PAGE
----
April 27, 2005

Now on the internets

My former employer, The Week, has finally ditched its old brochure site for a real live Web presence. Here's why you should care. While American pundits (save a few in Miami) have been ignoring the implications of Luis Posada Carriles's presence in the US, The Week's roundup of what the Latin American press is saying makes clear that this is a big deal in the rest of the world.

“How embarrassing” for the U.S., said Pascual Serrano in Havana’s Tribuna de la Habana. At the very moment that the Americans are self-righteously condemning Cuba for failing to uphold human rights, a “notorious terrorist” suddenly turns up in Miami. Luis Posada Carriles, a Cuban-born Venezuelan citizen, was convicted in Venezuela of blowing up a civilian Cuban plane in 1976, killing all 73 passengers. After he escaped from prison, Posada was caught in Panama in 2000 with 40 tons of explosives; he planned to detonate them at a summit there and kill Fidel Castro. The Panamanian president inexplicably pardoned Posada, and from August 2004, until last month, authorities didn’t know where he was. Now it transpires that Posada, 77, has been in Florida for several weeks. This “monster” has just applied for political asylum in the United States....It’s time for Bush to remember his admonition to the world in 2003: “If someone protects a terrorist, if someone feeds a terrorist, that person is just as guilty as the terrorists.

With luck, The Week's site will become must reading for bloggers. One reason it may not, is that it does the opposite of what bloggers are born to do: fairly present all sides of each issue.

Now, some people have called it "news for those without brains or internet access," but what it really is is news for those without time. Sure, if you already read four daily newspapers and a dozen political journals, you probably don't need this magazine. But if you're a little pressed, it's a great way to keep on top of the debate, whether the subject is Darfur, Dworkin, DeLay, or Disney.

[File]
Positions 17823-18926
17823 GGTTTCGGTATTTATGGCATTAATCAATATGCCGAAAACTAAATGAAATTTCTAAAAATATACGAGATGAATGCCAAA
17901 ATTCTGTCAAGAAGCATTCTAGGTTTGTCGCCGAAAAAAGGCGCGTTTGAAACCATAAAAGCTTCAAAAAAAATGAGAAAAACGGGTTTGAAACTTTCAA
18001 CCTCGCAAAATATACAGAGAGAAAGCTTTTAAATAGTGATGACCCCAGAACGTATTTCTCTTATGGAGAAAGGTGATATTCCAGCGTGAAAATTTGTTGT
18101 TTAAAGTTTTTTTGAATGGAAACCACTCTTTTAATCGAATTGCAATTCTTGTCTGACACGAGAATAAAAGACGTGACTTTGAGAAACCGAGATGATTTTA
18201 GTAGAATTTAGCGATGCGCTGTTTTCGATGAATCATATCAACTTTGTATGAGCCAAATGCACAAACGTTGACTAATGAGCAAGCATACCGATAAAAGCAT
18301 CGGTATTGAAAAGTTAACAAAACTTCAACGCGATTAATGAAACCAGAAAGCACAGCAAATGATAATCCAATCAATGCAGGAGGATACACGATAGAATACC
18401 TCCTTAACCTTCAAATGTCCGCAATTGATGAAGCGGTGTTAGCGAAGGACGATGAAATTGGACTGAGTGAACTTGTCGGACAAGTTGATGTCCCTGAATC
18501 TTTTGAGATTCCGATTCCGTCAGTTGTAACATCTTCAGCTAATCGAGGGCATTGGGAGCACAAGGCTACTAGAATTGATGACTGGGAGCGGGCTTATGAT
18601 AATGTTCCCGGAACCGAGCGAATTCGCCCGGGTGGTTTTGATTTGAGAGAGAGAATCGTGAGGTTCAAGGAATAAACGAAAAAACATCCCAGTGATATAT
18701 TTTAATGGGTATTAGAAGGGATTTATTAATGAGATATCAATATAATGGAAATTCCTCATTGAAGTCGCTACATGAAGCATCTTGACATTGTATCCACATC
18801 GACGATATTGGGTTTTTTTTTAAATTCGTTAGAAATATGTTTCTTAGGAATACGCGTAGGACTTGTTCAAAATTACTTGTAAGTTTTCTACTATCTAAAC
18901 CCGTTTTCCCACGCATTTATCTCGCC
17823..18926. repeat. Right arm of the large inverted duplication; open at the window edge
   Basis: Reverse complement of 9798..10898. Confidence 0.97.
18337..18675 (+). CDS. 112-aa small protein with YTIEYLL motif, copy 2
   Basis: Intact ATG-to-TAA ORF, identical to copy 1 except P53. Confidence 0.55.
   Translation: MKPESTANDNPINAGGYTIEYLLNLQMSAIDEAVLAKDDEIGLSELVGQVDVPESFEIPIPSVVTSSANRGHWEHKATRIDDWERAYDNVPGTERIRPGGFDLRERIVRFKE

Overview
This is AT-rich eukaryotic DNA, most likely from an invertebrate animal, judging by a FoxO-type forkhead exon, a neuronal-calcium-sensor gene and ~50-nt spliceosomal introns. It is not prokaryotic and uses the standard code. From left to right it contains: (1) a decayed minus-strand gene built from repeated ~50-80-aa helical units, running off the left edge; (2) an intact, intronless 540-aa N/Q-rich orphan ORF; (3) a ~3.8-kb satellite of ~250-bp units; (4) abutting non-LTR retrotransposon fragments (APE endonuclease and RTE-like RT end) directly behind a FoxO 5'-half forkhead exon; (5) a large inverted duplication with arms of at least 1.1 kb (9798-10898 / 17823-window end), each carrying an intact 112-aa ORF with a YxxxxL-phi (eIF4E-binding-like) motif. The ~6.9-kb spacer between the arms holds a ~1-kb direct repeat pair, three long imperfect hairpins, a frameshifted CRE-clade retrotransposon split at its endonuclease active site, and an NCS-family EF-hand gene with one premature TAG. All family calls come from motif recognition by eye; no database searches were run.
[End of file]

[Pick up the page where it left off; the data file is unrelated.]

The whole magazine isn't on the site -- ats is, but not food, business, for example -- but there's finally enough to give you a sense of what it's really about.

None of my articles are archived, of course (other than the briefings listed here), but I did help shape the site relaunch before I left, which is probably why I'm going on about it.

Posted by Daniel Radosh


Stack Luis Posada Carriles against Joanne Chesimard and other U.S. felons granted asylum in Cuba. Cuba has unclean hands in matters such as this. Castro's government is illegitimate and has no standing in internal affairs. It is a violent, unelected tyranny and I for on have no beef with anyone who attempts to assassinate him. Death by assassination is the proper outcome for Fidel Castro.

Uh, sorry, but...what? Cuba harbors some U.S. felons, therefore it's okay if the U.S. harbors someone who *killed 73 civilians by blowing up a plane*? Or do I have the logic wrong? Is it okay if he kills people as long as he's anti-Castro?

Generally, I'd be ok with the idea of blowing up Castro, but to give asylum to a guy who blows up planes? nope. wouldn't be prudent.

We need a little higher standards than that.

and more boobies please.

I'm certainly not happy that someone like Posada is in the U.S. - my point is that the government of Cuba has no standing to complain. Perhaps we could trade Posada for Chesimard & others?

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